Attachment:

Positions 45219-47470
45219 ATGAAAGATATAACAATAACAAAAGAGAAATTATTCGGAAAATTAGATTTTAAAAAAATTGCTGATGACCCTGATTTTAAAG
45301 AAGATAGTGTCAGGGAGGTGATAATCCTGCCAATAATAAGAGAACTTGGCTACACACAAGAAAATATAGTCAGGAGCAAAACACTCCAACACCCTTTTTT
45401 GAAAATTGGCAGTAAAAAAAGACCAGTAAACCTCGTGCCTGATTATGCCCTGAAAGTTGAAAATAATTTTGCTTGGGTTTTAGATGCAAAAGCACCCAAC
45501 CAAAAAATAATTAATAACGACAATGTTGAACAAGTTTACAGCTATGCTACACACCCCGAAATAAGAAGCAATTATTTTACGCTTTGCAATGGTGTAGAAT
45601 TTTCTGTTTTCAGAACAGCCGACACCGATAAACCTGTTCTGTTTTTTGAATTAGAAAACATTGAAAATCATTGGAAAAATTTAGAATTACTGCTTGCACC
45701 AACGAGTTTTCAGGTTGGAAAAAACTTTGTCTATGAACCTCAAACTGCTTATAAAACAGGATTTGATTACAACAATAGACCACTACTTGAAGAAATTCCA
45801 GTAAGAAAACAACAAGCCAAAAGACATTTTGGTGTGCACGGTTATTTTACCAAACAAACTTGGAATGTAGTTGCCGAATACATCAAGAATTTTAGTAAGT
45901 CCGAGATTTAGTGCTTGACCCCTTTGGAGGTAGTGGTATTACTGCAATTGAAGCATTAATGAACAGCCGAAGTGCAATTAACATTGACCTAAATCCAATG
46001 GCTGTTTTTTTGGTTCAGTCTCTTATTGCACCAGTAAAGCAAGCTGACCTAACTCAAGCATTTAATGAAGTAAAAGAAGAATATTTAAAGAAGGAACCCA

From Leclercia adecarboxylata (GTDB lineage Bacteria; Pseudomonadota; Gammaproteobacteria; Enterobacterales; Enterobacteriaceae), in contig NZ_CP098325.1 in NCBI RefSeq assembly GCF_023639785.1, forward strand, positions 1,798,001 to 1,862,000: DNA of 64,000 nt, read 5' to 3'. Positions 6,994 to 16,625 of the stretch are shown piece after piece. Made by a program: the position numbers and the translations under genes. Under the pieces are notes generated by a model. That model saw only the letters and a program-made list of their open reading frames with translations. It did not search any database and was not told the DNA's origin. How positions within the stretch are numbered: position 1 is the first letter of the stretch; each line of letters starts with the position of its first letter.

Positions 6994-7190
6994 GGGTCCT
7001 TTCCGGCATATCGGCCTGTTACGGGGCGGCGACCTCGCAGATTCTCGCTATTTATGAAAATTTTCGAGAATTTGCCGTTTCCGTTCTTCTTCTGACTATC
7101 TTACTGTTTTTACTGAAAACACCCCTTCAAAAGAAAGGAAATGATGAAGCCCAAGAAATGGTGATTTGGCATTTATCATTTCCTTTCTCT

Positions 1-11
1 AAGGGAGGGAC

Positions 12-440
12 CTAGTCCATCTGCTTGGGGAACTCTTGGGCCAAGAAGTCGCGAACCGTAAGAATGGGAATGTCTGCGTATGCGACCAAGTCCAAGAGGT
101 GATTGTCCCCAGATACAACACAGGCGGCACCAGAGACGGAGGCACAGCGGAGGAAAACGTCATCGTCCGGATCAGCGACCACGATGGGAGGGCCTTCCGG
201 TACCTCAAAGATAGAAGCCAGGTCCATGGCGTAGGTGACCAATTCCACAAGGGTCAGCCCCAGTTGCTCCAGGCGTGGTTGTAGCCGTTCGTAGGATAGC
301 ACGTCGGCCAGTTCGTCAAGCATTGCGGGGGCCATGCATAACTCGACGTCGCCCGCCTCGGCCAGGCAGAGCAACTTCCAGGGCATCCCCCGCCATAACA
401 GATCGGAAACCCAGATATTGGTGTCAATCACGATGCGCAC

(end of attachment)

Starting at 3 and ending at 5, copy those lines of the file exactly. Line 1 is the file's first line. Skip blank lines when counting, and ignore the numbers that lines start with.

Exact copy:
45301 AAGATAGTGTCAGGGAGGTGATAATCCTGCCAATAATAAGAGAACTTGGCTACACACAAGAAAATATAGTCAGGAGCAAAACACTCCAACACCCTTTTTT
45401 GAAAATTGGCAGTAAAAAAAGACCAGTAAACCTCGTGCCTGATTATGCCCTGAAAGTTGAAAATAATTTTGCTTGGGTTTTAGATGCAAAAGCACCCAAC
45501 CAAAAAATAATTAATAACGACAATGTTGAACAAGTTTACAGCTATGCTACACACCCCGAAATAAGAAGCAATTATTTTACGCTTTGCAATGGTGTAGAAT